|A schematic drawing from Apple's heart monitor patent. Numbers indicate areas that could house ECG sensors.|
For several years, Apple has been working on putting heart monitors into mobile devices like its iPhone--but not necessarily for the reason you might think.
The Cupertino, CA, computer giant's original 2010 patent application noted how an embedded ECG sensor could measure the unique electrocardiogram signature generated by each person's heartbeat. It cites the heart monitor's potential as a biometric ID technology--something it's already rolled out with the iPhone 5's Touch ID fingerprint sensor.
Last month, the U.S. Patent & Trademark Office granted Apple the patent for a "seamlessly embedded heart rate monitor." The patent includes diagrams showing how the monitor would fit into an iPhone, but there's no word whether Apple actually plans to use the technology in any forthcoming device.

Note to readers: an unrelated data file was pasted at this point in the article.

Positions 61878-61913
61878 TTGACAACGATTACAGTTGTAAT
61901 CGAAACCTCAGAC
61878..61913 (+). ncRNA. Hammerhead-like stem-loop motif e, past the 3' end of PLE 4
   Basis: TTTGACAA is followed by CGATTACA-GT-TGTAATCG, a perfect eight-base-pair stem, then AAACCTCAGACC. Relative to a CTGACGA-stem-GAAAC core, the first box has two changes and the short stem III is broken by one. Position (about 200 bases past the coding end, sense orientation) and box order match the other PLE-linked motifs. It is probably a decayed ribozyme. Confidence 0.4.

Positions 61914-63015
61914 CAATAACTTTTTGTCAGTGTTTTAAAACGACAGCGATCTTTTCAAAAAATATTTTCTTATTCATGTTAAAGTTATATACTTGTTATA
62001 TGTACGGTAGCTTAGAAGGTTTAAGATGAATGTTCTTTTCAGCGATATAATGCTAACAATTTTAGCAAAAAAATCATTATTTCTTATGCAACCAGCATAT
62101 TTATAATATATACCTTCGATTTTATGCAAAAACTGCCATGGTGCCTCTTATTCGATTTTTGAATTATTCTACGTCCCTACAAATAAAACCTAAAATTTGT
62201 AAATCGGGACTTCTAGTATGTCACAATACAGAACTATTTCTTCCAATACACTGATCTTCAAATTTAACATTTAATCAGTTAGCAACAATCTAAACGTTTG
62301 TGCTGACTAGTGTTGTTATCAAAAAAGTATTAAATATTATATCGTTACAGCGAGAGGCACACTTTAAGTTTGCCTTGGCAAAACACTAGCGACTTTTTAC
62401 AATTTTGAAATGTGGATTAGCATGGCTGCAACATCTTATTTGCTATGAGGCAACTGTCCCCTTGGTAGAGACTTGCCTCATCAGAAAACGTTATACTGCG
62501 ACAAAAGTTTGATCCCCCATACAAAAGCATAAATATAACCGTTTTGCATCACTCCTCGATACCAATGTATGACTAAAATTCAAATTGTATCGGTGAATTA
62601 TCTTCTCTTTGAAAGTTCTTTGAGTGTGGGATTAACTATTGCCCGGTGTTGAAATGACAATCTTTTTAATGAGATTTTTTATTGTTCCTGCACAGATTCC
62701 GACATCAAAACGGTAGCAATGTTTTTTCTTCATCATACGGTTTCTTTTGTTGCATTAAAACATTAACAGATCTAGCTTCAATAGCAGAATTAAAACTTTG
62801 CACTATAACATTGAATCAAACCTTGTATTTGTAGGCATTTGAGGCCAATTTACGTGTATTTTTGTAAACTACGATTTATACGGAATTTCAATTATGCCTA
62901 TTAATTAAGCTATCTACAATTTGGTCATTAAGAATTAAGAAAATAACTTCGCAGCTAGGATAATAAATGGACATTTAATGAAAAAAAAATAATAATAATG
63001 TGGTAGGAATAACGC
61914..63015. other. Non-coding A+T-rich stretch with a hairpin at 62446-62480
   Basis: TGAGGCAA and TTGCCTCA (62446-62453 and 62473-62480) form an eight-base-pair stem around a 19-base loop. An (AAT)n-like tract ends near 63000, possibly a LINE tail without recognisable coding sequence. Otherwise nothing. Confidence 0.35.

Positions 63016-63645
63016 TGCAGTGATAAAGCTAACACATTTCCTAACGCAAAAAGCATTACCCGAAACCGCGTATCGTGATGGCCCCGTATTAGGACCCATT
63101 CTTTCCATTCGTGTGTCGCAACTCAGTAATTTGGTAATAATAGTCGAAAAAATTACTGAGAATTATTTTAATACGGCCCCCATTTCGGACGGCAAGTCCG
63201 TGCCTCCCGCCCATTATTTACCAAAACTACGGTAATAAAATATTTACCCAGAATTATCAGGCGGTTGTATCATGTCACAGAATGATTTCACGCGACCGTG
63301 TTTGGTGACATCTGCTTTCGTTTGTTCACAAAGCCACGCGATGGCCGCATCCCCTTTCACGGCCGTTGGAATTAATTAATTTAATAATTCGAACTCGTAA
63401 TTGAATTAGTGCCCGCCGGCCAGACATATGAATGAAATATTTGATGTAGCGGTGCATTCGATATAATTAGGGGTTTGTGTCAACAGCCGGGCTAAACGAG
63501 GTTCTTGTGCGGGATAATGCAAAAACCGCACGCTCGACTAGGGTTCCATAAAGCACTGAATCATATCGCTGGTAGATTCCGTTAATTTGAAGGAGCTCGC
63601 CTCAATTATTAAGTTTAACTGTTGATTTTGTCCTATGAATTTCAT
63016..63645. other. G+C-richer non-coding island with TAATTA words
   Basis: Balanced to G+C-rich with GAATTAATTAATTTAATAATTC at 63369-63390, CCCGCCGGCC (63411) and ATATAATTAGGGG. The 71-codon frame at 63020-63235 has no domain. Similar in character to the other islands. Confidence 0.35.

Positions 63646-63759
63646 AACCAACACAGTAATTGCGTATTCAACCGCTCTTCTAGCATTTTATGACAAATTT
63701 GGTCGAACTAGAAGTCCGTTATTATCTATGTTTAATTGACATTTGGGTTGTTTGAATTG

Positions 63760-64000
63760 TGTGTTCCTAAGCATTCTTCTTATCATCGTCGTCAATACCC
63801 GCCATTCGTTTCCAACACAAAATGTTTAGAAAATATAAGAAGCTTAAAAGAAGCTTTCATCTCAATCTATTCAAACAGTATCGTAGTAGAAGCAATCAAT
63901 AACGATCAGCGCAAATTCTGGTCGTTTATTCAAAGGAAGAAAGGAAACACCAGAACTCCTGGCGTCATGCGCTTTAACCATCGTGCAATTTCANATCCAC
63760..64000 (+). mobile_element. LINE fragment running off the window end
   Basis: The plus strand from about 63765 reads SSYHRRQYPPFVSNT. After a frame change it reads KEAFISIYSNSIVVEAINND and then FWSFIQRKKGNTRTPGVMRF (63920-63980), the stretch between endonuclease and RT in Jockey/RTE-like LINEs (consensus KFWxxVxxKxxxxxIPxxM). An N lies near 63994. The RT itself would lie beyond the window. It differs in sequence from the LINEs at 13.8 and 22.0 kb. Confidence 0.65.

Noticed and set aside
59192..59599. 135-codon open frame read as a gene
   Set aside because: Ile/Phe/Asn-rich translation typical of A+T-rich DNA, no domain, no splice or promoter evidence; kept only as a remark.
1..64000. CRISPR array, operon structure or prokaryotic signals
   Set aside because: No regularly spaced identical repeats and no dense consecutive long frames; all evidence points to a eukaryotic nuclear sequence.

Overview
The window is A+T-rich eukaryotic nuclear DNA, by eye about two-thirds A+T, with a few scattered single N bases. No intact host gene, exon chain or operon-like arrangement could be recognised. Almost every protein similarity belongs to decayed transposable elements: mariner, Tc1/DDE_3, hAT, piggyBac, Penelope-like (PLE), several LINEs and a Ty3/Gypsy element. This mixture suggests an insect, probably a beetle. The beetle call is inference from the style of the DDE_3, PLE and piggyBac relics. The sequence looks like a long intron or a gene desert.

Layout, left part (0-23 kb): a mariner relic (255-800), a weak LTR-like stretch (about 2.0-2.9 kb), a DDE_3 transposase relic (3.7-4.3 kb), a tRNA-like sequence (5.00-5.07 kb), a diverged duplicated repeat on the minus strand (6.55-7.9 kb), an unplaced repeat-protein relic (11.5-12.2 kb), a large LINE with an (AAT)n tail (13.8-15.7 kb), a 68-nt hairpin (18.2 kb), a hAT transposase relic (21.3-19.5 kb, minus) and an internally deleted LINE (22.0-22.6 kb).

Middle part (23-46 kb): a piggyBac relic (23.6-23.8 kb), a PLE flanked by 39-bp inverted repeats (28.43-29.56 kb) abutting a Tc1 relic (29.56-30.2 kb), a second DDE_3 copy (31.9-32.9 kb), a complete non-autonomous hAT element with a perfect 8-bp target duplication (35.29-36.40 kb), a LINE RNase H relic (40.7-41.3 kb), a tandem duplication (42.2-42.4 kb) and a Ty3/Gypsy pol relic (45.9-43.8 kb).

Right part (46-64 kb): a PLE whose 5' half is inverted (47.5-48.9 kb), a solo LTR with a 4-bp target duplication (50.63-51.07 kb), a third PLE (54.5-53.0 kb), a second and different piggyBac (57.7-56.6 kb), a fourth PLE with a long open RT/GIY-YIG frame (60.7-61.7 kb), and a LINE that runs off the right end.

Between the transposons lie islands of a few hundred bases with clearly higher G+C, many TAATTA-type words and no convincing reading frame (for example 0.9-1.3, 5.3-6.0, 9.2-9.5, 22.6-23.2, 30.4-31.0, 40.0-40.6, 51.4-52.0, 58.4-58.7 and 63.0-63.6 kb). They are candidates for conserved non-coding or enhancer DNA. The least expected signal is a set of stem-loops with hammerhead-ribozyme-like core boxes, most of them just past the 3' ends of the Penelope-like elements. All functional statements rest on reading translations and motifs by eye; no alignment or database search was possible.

In its patent filing, Apple ($AAPL) also notes the sensor it envisions could determine the user's mood. It says nothing about mobile health or wellness applications. Don't read too much into that, though: If it does decide to include a heart monitor, Apple doesn't need the FDA weighing in. Whatever uses Apple contemplates, keeping healthcare out of its patent application is a wise move.
So far, smartphone-based health has been the province of companies like AliveCor, which makes a portable heart monitor that plugs into iOS and Android smartphones.
The Apple patent describes an ECG sensor, embedded in conductive surfaces of a device, such as the bezel--the conductive ring that surrounds the screen.
"Using the detected signals, the electronic device can identify or authenticate the user and perform an operation based on the identity of the user," the patent indicates. "In some embodiments, the electronic device can determine the user's mood from the cardiac signals and provide data related to the user's mood."
The sensors, Apple notes, can be finished so that they are indistinguishable from the rest of the phone chassis, maintaining a device's aesthetic appeal, making this potential device surely a candidate for the world's best-looking heart monitor.